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Letter from the Executive Director - Kim Humphrey

Dear Friends, 

I recently participated in a panel talking about the drug crisis. One of the presenters noted that there was a slight downturn in the number of opioid related deaths last year and there was a sense that they had made some inroads into the that particular crisis.  In the next sentence, she noted that methamphetamine deaths and the surge in this drug was taking more and more lives.  This was followed by a presentation on the incredible problem associated with THC (the drug in marijuana), that is now being distilled from hash oil with a potency of 3-4% in the 1960s compared to nearly 99% potency today. This can be mixed and put into vape devices and does not have the smell of traditional marijuana. Children as young as 10 years old are vaping this drug and the results can be fatal, particularly when it is laced with other drugs.This expert noted that it does not look or act like what you think when you think of marijuana. It can cause symptoms similar to meth use and the long-term effects on people is still unknown, but of course will not be positive. 

At first, all I could think of was that drugs are here to stay, and as we go after one that surges and we make some progress, another steps in to replace it.  I had to realize at this point it's not so much the drug as it is the fact that people are looking for the drug, looking for ways to escape the reality of their lives.  PAL will be needed for years to come and as much as I hope we can some day go out of business because the drug and alcohol problem is solved, I am afraid that might be somewhat unrealistic. However, we can bring hope and help to others. We can come alongside people that are hurting and in need of someone to remind them they are not alone.  I don’t want to be depressed about all of this, I want to keep moving toward the idea that we can solve this, we can make it better and we can find joy in our lives, when it seems impossible.  
 
The following states have something in common:  Connecticut, Delaware, Hawaii, Idaho, Minnesota, Mississippi, Montana, New Hampshire, Rhode Island, Vermont, Wisconsin… and Washington, D.C.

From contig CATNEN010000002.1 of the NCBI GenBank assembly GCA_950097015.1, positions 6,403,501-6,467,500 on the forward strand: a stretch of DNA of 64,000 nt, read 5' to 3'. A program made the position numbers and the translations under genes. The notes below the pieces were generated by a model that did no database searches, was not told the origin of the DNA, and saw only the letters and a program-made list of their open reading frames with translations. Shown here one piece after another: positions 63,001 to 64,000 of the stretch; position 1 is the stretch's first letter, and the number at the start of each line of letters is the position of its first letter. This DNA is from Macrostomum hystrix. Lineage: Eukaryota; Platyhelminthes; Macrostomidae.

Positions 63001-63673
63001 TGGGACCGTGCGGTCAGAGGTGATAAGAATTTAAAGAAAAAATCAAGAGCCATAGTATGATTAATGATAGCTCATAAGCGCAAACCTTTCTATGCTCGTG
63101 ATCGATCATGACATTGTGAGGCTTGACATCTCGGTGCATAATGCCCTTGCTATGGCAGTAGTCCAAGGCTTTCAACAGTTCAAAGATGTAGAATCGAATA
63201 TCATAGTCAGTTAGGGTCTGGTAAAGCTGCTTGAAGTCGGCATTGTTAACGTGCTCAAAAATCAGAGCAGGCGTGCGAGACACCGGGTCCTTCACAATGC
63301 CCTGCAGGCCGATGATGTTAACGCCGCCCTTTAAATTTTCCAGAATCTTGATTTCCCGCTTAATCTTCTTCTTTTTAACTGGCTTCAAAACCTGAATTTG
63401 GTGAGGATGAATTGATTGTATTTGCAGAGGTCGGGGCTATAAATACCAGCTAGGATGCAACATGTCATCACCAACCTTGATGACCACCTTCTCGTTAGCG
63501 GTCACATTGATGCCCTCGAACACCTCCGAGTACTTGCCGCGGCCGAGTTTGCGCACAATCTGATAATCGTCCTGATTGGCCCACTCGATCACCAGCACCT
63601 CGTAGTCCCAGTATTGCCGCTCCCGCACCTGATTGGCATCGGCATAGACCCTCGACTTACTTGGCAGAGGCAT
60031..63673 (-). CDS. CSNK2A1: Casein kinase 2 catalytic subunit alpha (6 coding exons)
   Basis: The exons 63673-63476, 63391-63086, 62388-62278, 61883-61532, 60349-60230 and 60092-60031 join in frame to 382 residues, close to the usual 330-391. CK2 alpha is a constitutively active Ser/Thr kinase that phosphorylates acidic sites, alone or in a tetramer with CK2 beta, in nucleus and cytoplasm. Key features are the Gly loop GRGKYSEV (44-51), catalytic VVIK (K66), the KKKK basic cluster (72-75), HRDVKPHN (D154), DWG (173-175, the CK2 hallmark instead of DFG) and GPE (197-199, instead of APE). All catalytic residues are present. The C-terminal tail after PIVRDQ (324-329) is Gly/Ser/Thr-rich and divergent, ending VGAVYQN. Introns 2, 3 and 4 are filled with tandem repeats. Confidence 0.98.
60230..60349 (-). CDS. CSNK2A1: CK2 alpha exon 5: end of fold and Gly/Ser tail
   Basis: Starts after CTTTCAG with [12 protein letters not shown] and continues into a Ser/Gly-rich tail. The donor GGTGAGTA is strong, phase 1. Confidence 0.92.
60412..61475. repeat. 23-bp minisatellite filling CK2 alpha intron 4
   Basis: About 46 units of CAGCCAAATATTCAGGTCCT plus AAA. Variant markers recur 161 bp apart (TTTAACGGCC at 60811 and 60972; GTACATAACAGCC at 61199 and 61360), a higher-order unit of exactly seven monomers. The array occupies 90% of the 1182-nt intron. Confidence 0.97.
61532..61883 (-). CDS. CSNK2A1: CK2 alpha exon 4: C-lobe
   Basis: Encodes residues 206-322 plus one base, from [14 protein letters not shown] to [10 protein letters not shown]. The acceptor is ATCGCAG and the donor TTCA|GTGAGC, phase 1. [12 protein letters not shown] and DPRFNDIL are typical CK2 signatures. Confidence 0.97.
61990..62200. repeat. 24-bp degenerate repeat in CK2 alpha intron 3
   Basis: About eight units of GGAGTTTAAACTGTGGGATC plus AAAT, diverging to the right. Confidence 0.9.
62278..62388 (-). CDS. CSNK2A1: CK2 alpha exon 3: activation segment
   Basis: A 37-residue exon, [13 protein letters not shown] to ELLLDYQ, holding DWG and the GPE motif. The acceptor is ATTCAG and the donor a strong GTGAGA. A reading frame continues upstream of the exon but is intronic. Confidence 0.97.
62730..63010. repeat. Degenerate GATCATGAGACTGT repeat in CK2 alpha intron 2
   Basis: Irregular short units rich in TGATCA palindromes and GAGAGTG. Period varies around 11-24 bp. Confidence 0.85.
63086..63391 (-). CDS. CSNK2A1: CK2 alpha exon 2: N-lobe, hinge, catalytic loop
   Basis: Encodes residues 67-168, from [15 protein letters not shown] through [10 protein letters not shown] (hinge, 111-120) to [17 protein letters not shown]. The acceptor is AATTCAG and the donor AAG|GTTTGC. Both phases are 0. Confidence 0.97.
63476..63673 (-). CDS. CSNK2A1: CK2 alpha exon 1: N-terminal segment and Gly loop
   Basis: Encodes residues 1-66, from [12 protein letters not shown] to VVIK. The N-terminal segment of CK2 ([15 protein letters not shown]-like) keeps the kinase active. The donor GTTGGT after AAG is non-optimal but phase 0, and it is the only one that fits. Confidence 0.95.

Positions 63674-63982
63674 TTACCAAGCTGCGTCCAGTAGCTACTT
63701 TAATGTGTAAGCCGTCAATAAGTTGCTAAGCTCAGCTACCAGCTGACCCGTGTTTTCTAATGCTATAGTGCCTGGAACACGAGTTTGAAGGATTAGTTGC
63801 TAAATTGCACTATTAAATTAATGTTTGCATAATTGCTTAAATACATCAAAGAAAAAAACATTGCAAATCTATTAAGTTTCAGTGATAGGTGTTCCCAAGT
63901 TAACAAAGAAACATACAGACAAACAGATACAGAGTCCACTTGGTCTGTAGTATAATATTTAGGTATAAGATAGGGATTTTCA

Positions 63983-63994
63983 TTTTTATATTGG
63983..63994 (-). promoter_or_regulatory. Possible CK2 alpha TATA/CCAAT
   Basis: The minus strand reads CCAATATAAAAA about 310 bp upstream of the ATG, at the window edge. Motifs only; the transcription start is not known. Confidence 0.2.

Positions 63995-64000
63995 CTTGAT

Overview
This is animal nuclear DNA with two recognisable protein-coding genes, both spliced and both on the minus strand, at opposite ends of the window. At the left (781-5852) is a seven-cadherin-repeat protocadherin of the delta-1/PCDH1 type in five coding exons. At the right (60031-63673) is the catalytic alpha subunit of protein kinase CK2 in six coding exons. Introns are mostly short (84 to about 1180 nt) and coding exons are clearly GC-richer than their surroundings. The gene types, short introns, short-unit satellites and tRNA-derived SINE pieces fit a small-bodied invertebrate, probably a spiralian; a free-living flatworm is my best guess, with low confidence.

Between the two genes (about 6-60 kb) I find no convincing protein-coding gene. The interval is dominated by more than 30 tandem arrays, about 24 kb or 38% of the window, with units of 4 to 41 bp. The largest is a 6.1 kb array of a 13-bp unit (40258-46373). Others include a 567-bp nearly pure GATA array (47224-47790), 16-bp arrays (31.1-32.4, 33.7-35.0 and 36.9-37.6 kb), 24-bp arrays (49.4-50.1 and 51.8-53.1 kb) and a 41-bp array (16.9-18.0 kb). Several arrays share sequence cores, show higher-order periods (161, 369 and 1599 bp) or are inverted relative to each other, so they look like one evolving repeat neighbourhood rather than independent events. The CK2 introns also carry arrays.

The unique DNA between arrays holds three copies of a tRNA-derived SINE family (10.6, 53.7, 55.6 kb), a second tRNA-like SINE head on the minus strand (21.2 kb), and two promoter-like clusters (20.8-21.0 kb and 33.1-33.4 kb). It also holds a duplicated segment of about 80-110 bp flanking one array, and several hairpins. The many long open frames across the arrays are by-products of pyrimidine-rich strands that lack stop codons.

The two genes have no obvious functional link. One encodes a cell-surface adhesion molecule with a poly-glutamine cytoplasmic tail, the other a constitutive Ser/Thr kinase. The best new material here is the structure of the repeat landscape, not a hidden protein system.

These states have no PAL meetings.  Do you live in one of these states? Do you know someone who does and could use PAL?  Please help us get a meeting started where there are no PAL meetings. Sometimes if just one starts in an area, it sparks more and more. One brave woman in Louisiana started a meeting three years ago and now there are eight in that region, almost all resulting from that one person. Please respond to this email if you are interested in helping get a meeting started. We can send you the details. PAL does not charge to start a meeting. We provide all the supplies, training, and we have volunteer mentors to help. We just need someone willing to step into the role of facilitator. 
 
In addition, we want to thank our bloggers, and we hope you find all the information in our newsletter helpful, useful and maybe even inspiring!

God Bless,

Kim Humphrey
PAL Executive Director

Join us at the Midwest Celebration of Hope 2020
April 18, 2020 in Erlanger, KY

The second annual Midwest PAL Celebration of Hope, will be hosted at the St. Elizabeth Training and Education Center in Erlanger, KY April 18.
 
Speakers at the conference section of the event include:

  • Judge Brian Privett, a Circuit Judge for three Kentucky counties, who is working to make a difference for those struggling with recovery.
  • Charlotte Wethington – founder of Kentucky’s Casey’s Law in memory of her son. Casey’s Law provides a means of intervening with someone who is unable to recognize his or her need for treatment due to their impairment and allows parents, relatives, and/or friends to petition the court for treatment on behalf of the person who has a substance use disorder. 
  • Tom Synan, Newton Police Chief, helped form the Hamilton County Heroin Coalition, and coordinates law enforcement efforts to impact the supply and demand for drugs in the community.
  • Kim Humphrey, Executive Director of PAL, will talk about why PAL matters.

The conference will be followed by a banquet / fundraiser and silent auction in the evening.

Please plan to join us – Early bird pricing on tickets ends on March 9th, just go to the event website by clicking here: https://palgroup.org/pme/.

How Long is the Journey?
“They knew they were pilgrims… so they committed themselves to the will of God and resolved to proceed.  - William Bradford

Occasionally someone will ask me, “How long do you think you’ll need to attend/facilitate a PAL meeting?” After eight years it is probably a reasonable thing to wonder. Having spent some time thinking about this, I have come to the conclusion that the main reason I press on as a facilitator is twofold. First, I feel that PAL saved my life and I must pay that forward somehow. Second, I cannot describe in adequate detail the joy it brings to my heart to see parents get better.